There is another more humanitarian consideration. We know that there are people all over the world going through upheavals in their countries: genocide, the overthrow of the political regime, famines. They are going through terrible times. Therefore they want to leave their countries. What would we do if we were in their shoes, in the Democratic Republic of the Congo, for example, or Niger, or certain countries in Africa where people cannot survive on $1 a day? We should ask ourselves the question. It is possible that we too, as human beings, would be tempted to want to improve our fate and leave our country of origin. It is not unpatriotic to want to improve one's fate.

It should be understood that in terrible situations like those I just described, people are vulnerable and put themselves in the hands of traffickers. This is why there is illegal international immigration. People take advantage of the misfortune and unhappiness of others. They demand money and hold out the possibility of coming to live in a third country. In my example, of course, we are speaking of Canada.

The document from the RCMP and Immigration Canada estimates the amount that is asked from these poor people living in anguish. I would like to quote from the document: “The fees paid by migrants to enter Canada are high. They are said to be rising. The cost depends on the means of transportation and the market. According to illegal migrants, the fees vary between US$20,000 and US$50,000.”

US$50,000 is easily C$70,000.

“Few clients are able to amass the necessary funds by liquidating their personal assets, and even fewer are prepared to risk such a large sum by paying the full price before reaching their destination. A portion of the cost of human smuggling, perhaps as little as 10% to 20%, is paid in advance. The rest is collected upon delivery to the final destination.”

Remember that we are not talking about goods here but rather about human beings.

“Partial payments of the price for smuggling may be demanded at various stages of the journey.”

That is why Bill C-49, which the Bloc Québécois supports, is so important. From now on, the Criminal Code will set out sanctions and offences. Smugglers found guilty of such a crime could face life in prison. Document forgers may easily face 10 years in prison.

When the UN Commission on Human Rights last met, for example, it mandated a special rapporteur to report before the next UN general assembly. So this is an extremely important issue that deserves the full attention of parliamentarians.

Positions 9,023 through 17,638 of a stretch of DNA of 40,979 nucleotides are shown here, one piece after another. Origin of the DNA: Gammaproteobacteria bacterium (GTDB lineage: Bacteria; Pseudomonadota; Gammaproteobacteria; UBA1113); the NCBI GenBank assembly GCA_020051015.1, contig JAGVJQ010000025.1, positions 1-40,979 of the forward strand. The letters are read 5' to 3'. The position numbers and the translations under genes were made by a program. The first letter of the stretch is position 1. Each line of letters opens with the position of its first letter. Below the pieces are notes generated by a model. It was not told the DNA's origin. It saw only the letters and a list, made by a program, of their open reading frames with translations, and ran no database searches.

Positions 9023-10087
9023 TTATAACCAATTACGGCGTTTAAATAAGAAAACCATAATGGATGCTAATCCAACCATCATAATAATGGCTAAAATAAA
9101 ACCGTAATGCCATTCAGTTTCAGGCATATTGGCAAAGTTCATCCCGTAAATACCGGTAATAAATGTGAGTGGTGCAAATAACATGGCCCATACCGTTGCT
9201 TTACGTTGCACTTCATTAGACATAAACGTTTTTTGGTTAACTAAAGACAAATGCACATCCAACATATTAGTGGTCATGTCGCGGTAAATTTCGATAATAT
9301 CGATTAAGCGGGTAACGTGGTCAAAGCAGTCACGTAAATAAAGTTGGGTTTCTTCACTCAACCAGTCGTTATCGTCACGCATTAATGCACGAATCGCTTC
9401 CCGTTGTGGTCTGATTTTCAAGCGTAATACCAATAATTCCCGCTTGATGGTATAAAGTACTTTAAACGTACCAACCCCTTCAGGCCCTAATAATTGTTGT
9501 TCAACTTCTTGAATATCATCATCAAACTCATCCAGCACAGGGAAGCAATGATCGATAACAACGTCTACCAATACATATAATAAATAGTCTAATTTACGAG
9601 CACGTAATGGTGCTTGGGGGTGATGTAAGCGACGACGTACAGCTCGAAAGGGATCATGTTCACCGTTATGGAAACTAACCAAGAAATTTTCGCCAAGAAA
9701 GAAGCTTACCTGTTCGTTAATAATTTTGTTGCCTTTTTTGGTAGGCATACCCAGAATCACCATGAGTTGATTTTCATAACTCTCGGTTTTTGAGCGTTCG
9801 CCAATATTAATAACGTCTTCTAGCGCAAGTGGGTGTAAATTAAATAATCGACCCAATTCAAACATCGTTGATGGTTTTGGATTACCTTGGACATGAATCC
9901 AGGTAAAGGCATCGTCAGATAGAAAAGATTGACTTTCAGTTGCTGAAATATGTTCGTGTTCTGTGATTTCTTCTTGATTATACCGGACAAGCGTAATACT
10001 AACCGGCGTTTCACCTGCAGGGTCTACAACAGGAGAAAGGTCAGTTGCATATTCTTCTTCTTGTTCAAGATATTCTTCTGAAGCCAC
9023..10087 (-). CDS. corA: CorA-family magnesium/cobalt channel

I was saying earlier that Canada has not ratified the 1949 convention. I hope that someone will tell me why. I do not understand how this bill can be adopted here, by parliamentarians, when, in a multilateral forum, a convention dating back to the early years of the UN has not been ratified.

This convention was important nonetheless, however, because it created a legal system to fight the traffic of persons and the exploitation of the prostitution of others, now called procuring, by individuals serving as intermediaries. Procuring feeds on prostitution. The convention made it a crime to arrange for or profit from the prostitution of others.

This system affects women, children and some men, but obviously this reality applies mainly to women.

Canada's ratification of the 1949 convention must be a source of concern. As Franciscans International pointed out to me, it is extremely embarrassing when NGOs are working with the UN Human Rights Commission, for example, and there is talk of a bill, like Bill C-49 or Bill C-2 in the past, yet the convention has not been ratified.

I will say something about the Protocol to Prevent, Suppress and Punish Trafficking in Persons, Especially Women and Children, supplementing the United Nations Convention against Transnational Organized Crime. That protocol contains something of interest, something that is in fact basic: the whole issue of victim consent. This protocol is an important tool.

For the first time, this protocol gives a definition of the phenomenon which consists of abuse of authority, as well as one for victim consent. We know that traffickers often make use of threats, blackmail, constraints, kidnapping, fraud, trickery, false promises, swindles and abuse of authority. The trade exists because of these ingredients.

This protocol, which has been ratified by Canada, is one of the means that has been used where victim consent, whether freely given or invalid, cannot be used as a pretext to excuse some action by a smuggler.

In other words, the mere fact that these means have been used is sufficient in itself to bring the law into play, regardless of the victim's wish or acceptance of the exploitation.